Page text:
For centuries, poets, writers, painters and artists have tried to capture the numerous facets of love. And yet, for each of us, love means something totally different and remains – if not elusive – an experience that only we alone can begin to comprehend.
And yet, the ancient Greeks were able to astutely narrow down the vastness of this all-encompassing human emotion into several types of love.
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Love: Eros vs Agape
The ancient Greeks believed love had several expressions and this is why there are so many Greek words to describe each manifestation of love.
- There is “agape” or a sense of fondness, benevolence and kindness toward the other.
- “Eros” or “erotas” which refers to the tender, intimate love between lovers.
- “Philia” which is the committed and devoted love of a friend (filos). From this word we have the Greek word for friendship.
- “Filautia” which represents the love we seek within ourselves of ourselves or self-love.
- “Storge” which is the affection we show to family.
- And lastly, “xenia”, which is at the core of Greek hospitality and signifies a form of respect and courtesy of those who are far from home.
The Greeks & Their Gods of Love
As with everything else, the ancient Greeks also had a god, or should I say, gods of love. Of course, everyone knows Eros. You may know him by his Roman name “Cupid” or you’ve most likely have been hit by one (or more) of his intoxicating arrows at some point in your life.
Eros (or erotas) means “desire” and “passion” in Greek, and yes, this cherubin-like flying lad was the god of love and sex. And it’s no wonder: he was the love child of the goddess of beauty, Aphrodite, and of the mighty god of war, Ares. Could this child be anything else? Falling in love is after all so much like war between the callings of the heart and the warnings of the mind.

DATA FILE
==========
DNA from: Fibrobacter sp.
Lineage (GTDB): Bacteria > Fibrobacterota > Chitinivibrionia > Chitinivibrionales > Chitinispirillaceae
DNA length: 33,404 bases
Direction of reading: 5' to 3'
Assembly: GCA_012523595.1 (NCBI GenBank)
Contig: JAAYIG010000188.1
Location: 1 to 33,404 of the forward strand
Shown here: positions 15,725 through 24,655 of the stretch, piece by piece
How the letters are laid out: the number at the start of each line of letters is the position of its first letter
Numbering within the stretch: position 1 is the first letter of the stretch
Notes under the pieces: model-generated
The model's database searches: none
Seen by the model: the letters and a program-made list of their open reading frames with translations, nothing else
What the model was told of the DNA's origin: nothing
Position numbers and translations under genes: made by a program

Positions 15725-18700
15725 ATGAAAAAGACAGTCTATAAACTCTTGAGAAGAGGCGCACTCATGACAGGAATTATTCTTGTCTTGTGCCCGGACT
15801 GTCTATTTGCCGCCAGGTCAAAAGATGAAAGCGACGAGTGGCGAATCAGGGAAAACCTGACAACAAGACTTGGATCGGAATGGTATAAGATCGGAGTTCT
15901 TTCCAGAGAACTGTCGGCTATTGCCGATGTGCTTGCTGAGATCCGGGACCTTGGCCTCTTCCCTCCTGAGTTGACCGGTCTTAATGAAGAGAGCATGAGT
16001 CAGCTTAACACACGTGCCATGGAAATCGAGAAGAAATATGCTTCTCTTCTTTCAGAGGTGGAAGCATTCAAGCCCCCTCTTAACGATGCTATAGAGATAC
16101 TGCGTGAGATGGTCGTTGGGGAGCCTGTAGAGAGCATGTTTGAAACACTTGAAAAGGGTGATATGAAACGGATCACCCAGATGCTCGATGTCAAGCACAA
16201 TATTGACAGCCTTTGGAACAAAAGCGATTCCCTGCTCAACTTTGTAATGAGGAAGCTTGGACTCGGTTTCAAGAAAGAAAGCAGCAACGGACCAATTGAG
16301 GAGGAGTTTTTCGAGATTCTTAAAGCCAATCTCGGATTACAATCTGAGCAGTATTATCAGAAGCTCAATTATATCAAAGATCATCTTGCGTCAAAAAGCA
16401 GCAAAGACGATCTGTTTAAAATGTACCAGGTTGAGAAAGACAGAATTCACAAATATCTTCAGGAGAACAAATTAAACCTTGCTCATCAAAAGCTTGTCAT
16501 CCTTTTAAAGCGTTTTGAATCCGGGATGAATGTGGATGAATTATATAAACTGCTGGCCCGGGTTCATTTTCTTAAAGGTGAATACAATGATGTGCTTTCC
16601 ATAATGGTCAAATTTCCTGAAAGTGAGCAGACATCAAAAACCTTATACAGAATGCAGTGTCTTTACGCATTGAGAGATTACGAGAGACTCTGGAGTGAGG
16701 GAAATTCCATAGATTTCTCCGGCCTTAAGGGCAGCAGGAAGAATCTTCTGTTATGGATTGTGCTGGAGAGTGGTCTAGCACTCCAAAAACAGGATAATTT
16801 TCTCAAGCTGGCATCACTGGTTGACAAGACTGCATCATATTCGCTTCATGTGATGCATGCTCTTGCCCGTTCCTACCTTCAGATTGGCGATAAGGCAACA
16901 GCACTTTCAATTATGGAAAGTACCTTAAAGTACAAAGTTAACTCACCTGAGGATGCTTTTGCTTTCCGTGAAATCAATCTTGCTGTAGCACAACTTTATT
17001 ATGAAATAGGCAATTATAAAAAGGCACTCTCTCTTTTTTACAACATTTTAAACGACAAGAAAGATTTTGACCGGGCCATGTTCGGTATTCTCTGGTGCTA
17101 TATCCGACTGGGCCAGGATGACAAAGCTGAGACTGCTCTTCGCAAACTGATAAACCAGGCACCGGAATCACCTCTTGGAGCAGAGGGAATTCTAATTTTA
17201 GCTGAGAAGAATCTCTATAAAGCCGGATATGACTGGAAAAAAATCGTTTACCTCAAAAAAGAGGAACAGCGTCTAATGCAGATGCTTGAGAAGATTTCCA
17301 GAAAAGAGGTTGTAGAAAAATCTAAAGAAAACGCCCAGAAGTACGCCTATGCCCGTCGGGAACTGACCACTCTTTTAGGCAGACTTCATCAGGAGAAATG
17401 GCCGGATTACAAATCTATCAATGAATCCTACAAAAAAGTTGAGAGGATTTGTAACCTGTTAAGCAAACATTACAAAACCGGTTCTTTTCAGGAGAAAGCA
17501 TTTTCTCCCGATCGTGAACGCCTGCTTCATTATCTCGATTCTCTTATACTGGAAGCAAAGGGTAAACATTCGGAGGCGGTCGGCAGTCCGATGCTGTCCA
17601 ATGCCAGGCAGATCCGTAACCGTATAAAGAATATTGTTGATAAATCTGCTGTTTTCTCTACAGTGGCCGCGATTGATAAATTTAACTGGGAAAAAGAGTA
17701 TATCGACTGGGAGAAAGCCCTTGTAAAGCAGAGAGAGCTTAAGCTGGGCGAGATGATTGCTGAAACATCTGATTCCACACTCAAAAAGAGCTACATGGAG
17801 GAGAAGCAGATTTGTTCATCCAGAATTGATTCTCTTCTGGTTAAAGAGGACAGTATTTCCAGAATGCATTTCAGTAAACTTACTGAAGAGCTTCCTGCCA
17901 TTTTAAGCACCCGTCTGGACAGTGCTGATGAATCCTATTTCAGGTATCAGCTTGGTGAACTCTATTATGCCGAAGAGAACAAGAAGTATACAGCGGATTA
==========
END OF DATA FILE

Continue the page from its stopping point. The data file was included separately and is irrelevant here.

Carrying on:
You will often see the cheerful Eros on ancient vases and in Renaissance paintings holding a lyre in one hand and a bow and arrow in the other or accompanied by Greece’s sacred dolphins.
And yes, because the Greeks had so many forms of love, they also had as many forms of erotic love and so there were more of these delightful creatures: meet the Erotes (plural for Eros) – a sundry set of winged gods associated with love and sex. These winged creatures (as love is) – nude, handsome, young – were also the love children of Aphrodite in her various meanderings and the siblings of Eros.
The Erotes symbolized realms of erotic love and reveal how wise and open-minded the ancient Greeks were.
Join me and let’s begin sex education 101 based on Greek mythology.
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The Erotes were:
Anteros: Much like Eros with longer curls and butterfly wings, he is the god of “returned or mutual love”. That said, he was not very fond of those who snubbed love or left the daring and passionate in the lurch. Anteros was also believed to be the son of Ares and Aphrodite given to his brother Eros as a playmate.
Hedylogos: The sweet-talking deity. Could there be erotic interest without sweet talk and admiration?
Hermaphroditus: As the name betrays, Hermaphroditus is the striking son of Ermis and Aphrodite and is a two-sexed god. He is actually a blend of boy and girl – the water nymph Salmacis – and represents androgyny. The embodiment of both masculine and feminine qualities, Hermaphroditus symbolizes in my view the two parts that are always necessary if a union of partners is to reach ecstatic states and perfection.
Himeros: Also very much of the “falling in love experience”, Himeros was the god of impulsive love and the uncontrollable desire that goes along with it. Not to mention the lack of any clarity whatsoever. As is often the case in the madness of love, Himeros goes hand-in-hand with unrequited love. He was also the child of Aphrodite and Ares.
Pothos: This is the god of yearning, longing and ache that accompanies not having what we so desire. He too represents erotic love mainly for something we cannot have. The teenaged-looking Pothos is said to be either the son of Ares and Aphrodite or of the god of the westerly wind Zephyrus and Iris. He is also winged and playful like Eros.
Hymenaios: His name is derived from the Greek word “ymnos” or hymn (praises and he ‘sings the praises’ of committed love. This god was older and the more serious of the lot and this because he is the “guardian” of marriage.
Harmonia: Not one of the Erotes, Harmonia was also the daughter of Aphrodite and Ares and is seen as an essential part of the love experience. She is the goddess of harmony and unity and was the patron of marital harmony and peace. She also represented cosmic balance.
Read about Agios Yakinthos, Greece’s Saint Valentine and about one of our greatest poems dedicated to love “Erotokritos” by Cretan poet Vitsentzos Kornaros.
♫ I end today’s post with a song by Cretan troubadour Loudovikos ton Anogeion who asks: ‘What is the color of love?’ (Pio to Chroma tis Agapis). What do you think?
▶︎In the meantime, set the mood for love with this Greek love song playlist. Enjoy!